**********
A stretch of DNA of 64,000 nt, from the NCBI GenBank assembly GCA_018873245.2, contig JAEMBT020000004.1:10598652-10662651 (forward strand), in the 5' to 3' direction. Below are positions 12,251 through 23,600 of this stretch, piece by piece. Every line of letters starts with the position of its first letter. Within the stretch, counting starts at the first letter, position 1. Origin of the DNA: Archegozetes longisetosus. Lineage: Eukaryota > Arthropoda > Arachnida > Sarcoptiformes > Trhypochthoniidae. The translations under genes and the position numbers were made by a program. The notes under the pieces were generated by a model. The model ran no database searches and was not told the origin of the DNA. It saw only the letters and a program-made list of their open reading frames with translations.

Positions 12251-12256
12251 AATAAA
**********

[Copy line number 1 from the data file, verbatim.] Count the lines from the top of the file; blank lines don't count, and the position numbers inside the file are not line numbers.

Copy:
A stretch of DNA of 64,000 nt, from the NCBI GenBank assembly GCA_018873245.2, contig JAEMBT020000004.1:10598652-10662651 (forward strand), in the 5' to 3' direction. Below are positions 12,251 through 23,600 of this stretch, piece by piece. Every line of letters starts with the position of its first letter. Within the stretch, counting starts at the first letter, position 1. Origin of the DNA: Archegozetes longisetosus. Lineage: Eukaryota > Arthropoda > Arachnida > Sarcoptiformes > Trhypochthoniidae. The translations under genes and the position numbers were made by a program. The notes under the pieces were generated by a model. The model ran no database searches and was not told the origin of the DNA. It saw only the letters and a program-made list of their open reading frames with translations.